Buenos Dias and Ola from the capital of Argentina, Buenos Aires. Our morning began with something new: mass cabs from the Hotel Emperador to the United States Embassy. Coordinating 8 taxis for 31 people is quite a trick. We arrived before 9 am in bright sunshine and warm temps. Long lines for visas had already queued up but we were ushered into the back door and straight through heavy security (no phones, cameras or computers) into the Embassy. John Fennerty is the economics counselor for the U.S. mission here in Buenos Aires and he was our first speaker. Mr. Fennerty discussed Argentine economics in 20 minutes which is actually impossible but he summarized the situation quite well. Argentina began the 20th century as one of the top 10 economies in the world but through decades of political mismanagement is now among the most unstable. Onerous taxation, poor fiscal management and unfriendly business policies have created a very tough economic climate where the current president governs by authoritarian decree. There is huge economic potential here but the risk is all political. Mr. David Mergen is the agricultural counselor at the Embassy and he began by summarizing Argentine agricultural export taxes. This is possibly the most illustrative example of how bad the government here treats agribusiness. Soybeans for export are taxed at 35% – right off the top. As Argentina is the world’s 3rd largest exporter of soybeans this is surely a significant revenue grab for the central government. One area where Argentina shines is education. The literacy rate here is over 97% and a highly educated population provides an excellent platform for potential economic improvement.
After a quick photo opportunity in front of the Embassy gates we boarded another set of cabs for a rush hour trip through downtown Buenos Aries to the Argentine Agriculture Ministry. Some traffic observations: lane markers and signals are treated by drivers as mere suggestions and the brake repair business must thrive here. Our host at the Ag Ministry was Lorenzo Basso, the Secretary of Agriculture for Livestock and Fisheries. Secretary Basso warmly welcomed us to Argentina and stressed the importance of shared educational ties between his country and the U.S. Alejandro Silva is the Chief of Staff for Secretary Basso and he presented Argentine agriculture statistics as well as current information from his recent trip to Brussels and discussions with the European Union. Somewhat surprising, Mr. Silva was quite clear on one major issue: Argentina is aggressively pursuing biotechnology improvements to increase grain crop yields. His position was that Europe would have to accept genetically modified crops if they wish to consume meat, as Argentina supplies them with 60% of their soybeans. Mr. Silva made the point that Argentina wishes to pursue agriculture policies based on science and reason, not misinformation and falsehoods. Mr. Silva had a friendly audience on this point and it appears the Argentines may help the United States by persuading the EU to soften their stance on biotechnology.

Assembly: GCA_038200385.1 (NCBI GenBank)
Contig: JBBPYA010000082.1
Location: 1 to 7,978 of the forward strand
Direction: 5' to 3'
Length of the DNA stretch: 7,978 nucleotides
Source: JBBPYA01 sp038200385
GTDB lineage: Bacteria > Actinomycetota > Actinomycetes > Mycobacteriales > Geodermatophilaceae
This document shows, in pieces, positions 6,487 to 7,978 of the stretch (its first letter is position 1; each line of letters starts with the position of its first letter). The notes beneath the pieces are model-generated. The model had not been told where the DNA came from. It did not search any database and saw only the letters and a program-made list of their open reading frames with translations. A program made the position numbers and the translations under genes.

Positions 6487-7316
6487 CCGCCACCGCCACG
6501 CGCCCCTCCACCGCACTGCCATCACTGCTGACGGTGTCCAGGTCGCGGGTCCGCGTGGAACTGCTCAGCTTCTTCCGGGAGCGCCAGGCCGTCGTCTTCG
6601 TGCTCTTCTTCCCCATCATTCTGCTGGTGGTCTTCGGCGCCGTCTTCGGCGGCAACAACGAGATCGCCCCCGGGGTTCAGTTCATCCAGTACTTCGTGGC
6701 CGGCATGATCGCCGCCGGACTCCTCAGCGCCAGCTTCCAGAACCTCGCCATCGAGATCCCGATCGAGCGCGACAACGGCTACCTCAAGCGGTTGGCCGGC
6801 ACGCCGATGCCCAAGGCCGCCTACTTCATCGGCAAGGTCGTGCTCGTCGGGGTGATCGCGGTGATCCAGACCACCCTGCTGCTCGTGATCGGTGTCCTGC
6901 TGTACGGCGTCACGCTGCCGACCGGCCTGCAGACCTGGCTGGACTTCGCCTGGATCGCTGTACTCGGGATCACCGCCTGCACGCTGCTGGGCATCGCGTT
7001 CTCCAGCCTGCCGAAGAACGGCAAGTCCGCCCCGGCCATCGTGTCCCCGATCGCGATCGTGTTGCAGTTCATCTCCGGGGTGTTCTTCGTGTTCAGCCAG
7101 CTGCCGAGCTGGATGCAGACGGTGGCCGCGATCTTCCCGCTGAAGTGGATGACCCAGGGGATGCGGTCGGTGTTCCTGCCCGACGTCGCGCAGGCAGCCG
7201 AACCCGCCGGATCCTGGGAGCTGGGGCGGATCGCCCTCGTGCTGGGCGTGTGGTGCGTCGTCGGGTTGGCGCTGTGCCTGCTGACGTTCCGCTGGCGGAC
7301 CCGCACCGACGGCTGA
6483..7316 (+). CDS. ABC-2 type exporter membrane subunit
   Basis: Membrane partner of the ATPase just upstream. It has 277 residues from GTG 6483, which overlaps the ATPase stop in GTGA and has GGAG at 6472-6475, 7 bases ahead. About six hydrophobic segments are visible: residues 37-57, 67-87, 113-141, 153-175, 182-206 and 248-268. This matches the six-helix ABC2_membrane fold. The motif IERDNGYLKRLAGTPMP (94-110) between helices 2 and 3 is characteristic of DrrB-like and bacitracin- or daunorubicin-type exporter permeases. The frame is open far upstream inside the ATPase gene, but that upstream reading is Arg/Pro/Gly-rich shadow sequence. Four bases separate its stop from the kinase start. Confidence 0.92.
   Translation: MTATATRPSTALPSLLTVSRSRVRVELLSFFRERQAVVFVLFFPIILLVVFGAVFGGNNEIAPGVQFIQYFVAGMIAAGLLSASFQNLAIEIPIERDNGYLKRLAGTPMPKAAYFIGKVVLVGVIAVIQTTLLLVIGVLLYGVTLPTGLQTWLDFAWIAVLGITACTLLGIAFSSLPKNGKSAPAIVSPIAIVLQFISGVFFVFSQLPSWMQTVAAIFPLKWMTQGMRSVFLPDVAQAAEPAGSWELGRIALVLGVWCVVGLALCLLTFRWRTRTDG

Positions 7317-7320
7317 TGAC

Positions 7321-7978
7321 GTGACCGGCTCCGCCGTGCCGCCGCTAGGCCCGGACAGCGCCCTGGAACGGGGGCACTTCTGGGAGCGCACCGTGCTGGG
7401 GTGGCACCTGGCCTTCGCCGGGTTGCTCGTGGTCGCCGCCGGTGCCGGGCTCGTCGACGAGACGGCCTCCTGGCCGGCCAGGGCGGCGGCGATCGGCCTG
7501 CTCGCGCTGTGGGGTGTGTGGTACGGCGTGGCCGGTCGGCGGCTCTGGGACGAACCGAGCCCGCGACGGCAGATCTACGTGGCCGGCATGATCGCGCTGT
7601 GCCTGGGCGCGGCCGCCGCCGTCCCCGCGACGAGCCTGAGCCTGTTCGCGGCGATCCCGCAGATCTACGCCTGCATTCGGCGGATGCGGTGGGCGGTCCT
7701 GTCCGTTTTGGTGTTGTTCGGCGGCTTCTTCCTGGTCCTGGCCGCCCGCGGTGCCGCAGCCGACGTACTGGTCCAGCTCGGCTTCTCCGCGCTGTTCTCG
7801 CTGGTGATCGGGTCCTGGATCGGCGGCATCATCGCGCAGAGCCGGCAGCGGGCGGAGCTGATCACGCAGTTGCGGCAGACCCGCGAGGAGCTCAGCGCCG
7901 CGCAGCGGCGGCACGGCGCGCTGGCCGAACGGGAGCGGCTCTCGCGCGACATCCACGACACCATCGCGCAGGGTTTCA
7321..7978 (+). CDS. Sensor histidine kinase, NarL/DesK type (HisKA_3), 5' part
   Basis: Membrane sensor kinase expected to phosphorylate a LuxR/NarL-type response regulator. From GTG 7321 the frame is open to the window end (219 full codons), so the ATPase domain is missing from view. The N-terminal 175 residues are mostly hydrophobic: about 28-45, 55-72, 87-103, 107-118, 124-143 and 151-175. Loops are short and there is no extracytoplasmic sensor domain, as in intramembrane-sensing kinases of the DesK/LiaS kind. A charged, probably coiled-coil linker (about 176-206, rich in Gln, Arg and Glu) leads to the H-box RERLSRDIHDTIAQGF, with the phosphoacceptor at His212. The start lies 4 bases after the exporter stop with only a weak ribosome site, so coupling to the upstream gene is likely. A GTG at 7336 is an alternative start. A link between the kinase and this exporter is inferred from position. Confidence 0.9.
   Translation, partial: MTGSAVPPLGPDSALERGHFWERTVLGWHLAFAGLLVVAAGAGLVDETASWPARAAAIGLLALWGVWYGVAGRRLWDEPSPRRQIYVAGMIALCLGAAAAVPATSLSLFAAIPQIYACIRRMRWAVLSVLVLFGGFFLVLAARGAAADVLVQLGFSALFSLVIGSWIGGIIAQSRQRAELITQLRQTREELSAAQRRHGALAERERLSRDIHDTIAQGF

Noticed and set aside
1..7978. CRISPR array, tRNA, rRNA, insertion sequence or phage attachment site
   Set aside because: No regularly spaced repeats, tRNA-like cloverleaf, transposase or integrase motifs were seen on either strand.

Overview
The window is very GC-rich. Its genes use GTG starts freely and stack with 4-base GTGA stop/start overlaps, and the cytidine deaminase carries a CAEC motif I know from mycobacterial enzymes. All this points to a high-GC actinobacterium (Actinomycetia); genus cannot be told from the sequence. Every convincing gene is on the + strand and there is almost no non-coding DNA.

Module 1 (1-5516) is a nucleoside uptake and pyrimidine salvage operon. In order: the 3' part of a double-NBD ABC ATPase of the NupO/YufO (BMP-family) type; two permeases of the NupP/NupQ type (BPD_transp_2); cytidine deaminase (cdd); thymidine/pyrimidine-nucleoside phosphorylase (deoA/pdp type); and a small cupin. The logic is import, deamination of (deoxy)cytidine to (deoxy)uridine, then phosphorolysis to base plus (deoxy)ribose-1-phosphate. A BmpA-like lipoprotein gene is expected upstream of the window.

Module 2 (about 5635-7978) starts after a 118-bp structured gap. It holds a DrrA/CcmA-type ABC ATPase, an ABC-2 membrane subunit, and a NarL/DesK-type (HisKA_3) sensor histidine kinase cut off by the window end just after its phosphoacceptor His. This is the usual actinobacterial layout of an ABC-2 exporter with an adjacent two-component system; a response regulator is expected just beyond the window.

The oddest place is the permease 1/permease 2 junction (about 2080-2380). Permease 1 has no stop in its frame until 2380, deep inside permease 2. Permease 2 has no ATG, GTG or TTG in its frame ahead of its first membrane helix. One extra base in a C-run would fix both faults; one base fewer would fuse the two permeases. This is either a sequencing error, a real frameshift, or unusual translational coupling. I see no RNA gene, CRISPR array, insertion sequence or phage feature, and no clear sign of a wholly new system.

Another taxi caravan delivered us to the Hotel Sofitel and lunch sponsored by Rabobank. Cecelia Ordonez and Paula Savanti delivered an energetic presentation covering ag credit and banking in Argentina. One interesting fact is that Argentina and India are roughly the same land size but have vastly different sized populations. Argentina has 14 million people and India has 1 billion. What a difference in population density. Strengths of Argentina are their land size, technology base, educated population, and infrastructure. However, they have to contend with volatile macro-economic issues, a high cost of borrowing, heavy taxes, and an inconsistent legal system. Following this wonderful lunch and discussion we thanked our hosts and dispersed for an afternoon assault on the shopping and cultural destinations of Buenos Aires. The sky was bright blue with golden sunshine and a slight breeze, all making for a beautiful backdrop to explore one of the great cities of the world. We rallied back at the Hotel Emperador for our 7:45 cabs taking us to Bar Sur Tango and the evening meal sponsored by Gerry Salzman and Case IH. Buenos Aires and the tango are inseparable so a visit here is not complete without this wonderful cultural experience. The Class of 2010 thoroughly enjoyed the performance with much laughter, a little wine and many photos to remember the evening.
That’s all for now. Only two days left before we head home and our class will certainly make the most of their remaining time here.